After Thursday night’s Jefferson County Public Schools Board of Education work session, former Jeffco Superintendent Cindy Stevenson can rest assured the $7,850 she spent recalling three reform members of the board will likely move her one step closer to working in the district again.
All five members gave their blessings to Jeffco’s legal counsel Craig Hess to find a way around a separation agreement Stevenson signed when she abruptly left the district in 2014, not finishing out the school year.
According to the Colorado Secretary of State’s website, Stevenson – whose reported address is in Boulder, not Jeffco – donated $3,000 to Jeffco United for Action, the union-funded group that recalled three members of the previous board. Additionally, she gave $2,000 to board president Ron Mitchell’s campaign, $1,000 to member Ali Lasell’s campaign, $700 to Amanda Stevens’ and Brad Rupert’s campaigns, and $450 to Susan Harmon’s campaign.
According to the Denver Post Stevenson announced she would retire just days after the conservative majority was elected in 2013.
“Stevenson said she knew then that the new majority — Ken Witt, John Newkirk and Julie Williams — would want a change in leadership, but she planned to stay on through June 30,” the Denver Post report said.
Her last day was Feb. 21, 2014.
“My concern really stems from letters we received from a half-dozen community members who said, ‘You know Dr. Stevenson is not allowed to be on Jeffco schools property,’ ” Mitchell said in reference to a paragraph in the agreement that says Stevenson cannot volunteer or work in the district again.
Hess clarified that Stevenson can be on school grounds, just not part of the system.
Rupert said he believes at the very least she should be allowed to volunteer in the school where her niece and nephew attend, but that wasn’t enough for the others.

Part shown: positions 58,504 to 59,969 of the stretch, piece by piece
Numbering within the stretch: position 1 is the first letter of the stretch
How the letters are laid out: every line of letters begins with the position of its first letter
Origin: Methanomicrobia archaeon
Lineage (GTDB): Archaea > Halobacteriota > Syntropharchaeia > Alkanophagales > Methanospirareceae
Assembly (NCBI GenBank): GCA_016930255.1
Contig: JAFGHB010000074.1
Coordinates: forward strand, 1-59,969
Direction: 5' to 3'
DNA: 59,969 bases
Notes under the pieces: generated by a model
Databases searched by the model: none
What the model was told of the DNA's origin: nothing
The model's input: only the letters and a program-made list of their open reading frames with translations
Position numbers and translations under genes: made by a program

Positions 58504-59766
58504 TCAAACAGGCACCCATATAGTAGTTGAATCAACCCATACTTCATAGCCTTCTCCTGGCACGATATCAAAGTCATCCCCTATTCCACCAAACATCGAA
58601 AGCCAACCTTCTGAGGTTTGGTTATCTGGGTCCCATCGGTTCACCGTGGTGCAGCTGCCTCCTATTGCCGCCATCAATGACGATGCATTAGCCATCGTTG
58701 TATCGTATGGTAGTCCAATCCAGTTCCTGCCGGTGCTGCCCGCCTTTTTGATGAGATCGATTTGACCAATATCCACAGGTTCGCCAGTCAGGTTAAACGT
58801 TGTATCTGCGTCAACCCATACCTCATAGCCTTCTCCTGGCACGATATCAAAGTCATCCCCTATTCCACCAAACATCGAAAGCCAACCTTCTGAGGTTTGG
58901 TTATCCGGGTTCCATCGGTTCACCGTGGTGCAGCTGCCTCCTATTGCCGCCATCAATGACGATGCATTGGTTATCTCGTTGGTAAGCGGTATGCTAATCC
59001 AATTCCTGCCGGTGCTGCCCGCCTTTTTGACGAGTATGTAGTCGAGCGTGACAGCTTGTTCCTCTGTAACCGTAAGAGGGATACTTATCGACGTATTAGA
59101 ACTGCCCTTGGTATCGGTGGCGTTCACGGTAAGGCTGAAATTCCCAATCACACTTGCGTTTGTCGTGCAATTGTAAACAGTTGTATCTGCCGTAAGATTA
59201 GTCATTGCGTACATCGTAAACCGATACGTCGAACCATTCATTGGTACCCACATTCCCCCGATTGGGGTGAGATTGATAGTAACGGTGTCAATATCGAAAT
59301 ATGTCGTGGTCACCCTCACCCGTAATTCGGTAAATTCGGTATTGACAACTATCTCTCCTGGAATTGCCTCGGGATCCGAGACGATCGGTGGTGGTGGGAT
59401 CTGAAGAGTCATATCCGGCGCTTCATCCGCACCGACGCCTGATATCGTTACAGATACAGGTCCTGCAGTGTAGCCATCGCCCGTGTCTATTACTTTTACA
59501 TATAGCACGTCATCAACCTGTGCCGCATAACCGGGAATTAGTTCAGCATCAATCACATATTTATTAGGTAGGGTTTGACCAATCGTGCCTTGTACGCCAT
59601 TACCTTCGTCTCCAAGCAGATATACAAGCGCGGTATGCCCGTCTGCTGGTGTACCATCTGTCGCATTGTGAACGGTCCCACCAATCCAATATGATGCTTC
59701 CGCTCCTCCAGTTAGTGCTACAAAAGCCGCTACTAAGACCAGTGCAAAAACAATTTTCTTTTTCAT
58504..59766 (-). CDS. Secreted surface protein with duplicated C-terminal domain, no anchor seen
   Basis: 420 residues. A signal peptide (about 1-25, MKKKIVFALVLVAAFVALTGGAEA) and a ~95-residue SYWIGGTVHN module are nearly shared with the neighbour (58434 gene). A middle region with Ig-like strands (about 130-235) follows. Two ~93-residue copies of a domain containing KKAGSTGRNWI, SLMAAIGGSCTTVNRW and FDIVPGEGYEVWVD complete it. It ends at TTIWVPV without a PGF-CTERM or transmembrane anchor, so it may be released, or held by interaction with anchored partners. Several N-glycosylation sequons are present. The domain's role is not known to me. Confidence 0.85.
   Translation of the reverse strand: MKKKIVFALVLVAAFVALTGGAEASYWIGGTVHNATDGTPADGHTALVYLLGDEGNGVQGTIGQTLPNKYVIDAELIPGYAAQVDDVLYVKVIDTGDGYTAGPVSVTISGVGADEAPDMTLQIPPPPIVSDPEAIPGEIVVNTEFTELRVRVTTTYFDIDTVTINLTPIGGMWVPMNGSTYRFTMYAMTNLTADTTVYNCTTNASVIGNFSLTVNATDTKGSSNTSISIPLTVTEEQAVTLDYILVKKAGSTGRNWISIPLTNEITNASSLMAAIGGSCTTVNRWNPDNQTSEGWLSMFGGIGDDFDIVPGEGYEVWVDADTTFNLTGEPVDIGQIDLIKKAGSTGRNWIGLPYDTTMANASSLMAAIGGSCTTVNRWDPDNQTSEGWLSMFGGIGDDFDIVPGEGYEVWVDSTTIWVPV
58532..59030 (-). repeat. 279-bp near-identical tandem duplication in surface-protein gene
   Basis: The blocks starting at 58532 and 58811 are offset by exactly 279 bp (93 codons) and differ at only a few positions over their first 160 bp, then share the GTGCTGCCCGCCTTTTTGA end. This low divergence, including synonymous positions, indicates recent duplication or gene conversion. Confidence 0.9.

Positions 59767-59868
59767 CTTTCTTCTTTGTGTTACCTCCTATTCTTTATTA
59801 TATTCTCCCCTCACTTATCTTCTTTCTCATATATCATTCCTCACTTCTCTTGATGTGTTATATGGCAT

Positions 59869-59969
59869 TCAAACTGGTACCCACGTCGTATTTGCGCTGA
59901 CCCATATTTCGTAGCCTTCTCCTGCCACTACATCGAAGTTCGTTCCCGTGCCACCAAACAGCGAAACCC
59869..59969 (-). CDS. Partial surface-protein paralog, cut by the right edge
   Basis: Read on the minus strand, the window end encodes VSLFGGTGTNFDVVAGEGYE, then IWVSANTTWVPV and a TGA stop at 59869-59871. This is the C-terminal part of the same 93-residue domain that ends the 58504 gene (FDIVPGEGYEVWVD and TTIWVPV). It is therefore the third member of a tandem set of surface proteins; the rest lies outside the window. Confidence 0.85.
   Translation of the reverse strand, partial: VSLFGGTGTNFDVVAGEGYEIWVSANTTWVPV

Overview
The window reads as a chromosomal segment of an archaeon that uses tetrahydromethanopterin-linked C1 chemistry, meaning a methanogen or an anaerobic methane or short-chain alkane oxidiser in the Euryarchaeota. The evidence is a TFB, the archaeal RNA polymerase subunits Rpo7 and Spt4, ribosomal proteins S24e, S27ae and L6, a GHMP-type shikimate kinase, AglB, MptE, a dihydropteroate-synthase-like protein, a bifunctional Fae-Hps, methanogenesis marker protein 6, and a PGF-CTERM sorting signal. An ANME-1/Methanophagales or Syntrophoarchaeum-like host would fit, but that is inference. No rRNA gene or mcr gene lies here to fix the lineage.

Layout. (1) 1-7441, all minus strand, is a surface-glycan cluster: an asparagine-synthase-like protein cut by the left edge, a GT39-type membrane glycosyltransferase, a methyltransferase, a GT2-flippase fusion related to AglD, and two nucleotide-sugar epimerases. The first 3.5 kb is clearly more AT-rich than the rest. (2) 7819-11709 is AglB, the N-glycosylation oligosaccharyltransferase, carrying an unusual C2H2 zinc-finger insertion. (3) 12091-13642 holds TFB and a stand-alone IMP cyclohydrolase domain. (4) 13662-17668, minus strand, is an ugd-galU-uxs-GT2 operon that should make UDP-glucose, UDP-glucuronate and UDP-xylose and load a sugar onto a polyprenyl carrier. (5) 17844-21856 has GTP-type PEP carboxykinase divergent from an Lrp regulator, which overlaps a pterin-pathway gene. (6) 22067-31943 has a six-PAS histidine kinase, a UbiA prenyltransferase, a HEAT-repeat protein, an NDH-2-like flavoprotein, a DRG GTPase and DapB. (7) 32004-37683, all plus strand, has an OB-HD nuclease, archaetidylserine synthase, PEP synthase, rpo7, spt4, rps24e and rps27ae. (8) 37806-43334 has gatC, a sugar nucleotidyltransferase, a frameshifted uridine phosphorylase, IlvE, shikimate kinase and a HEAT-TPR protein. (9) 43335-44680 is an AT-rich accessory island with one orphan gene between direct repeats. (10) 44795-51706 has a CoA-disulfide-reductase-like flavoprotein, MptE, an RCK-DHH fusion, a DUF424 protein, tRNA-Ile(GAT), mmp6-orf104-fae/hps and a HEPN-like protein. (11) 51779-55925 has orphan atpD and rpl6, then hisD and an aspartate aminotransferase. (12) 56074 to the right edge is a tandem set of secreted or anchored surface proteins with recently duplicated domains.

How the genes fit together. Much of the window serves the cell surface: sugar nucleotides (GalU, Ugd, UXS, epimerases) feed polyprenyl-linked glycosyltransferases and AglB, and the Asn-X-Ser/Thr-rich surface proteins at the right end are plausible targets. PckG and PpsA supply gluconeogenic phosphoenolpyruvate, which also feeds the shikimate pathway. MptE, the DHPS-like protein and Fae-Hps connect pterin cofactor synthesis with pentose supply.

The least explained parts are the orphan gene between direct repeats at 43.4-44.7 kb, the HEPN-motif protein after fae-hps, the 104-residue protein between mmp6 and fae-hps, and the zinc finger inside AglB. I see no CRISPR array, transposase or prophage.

Lasell asked, giggling, if it was common practice for former employees to not be allowed to volunteer in the district after their employment ends. After some discussion, Hess confirmed that it is common when employees leave under separation agreements for that to be a part of the agreement.
“We don’t do a lot of agreements,” Hess said. “So I would say the majority of the agreements have something like that.”
Hess reminded the board that this was an agreement both parties entered into after extensive negotiations.
“Both parties were represented by counsel,” Hess said. “There was consideration given to both parties. I think that if we want to make major changes to any contract that we should re-enter negotiations with both parties.”
Mitchell said he didn’t want to spend a lot of resources on it, but wanted something done because Stevenson should be able to read a Dr. Seuss book to her niece and nephew’s class if she wanted.
“I do think those four words that relate specifically to volunteering – how difficult would it be to remove those four words that simply allow her to be a volunteer in a school,” Mitchell said.
Hess added a smaller amendment might be easier, but he would still have to take it to Stevenson’s attorney for approval.
“We are interested in removing the volunteer clause if that is a legal option for us,” Mitchell said. “And I think I’m hearing that is not particularly difficult for us to set up and negotiate.”
Hess will bring wording back to the board on April 7 for a vote, it would then go to Stevenson’s attorney from there.
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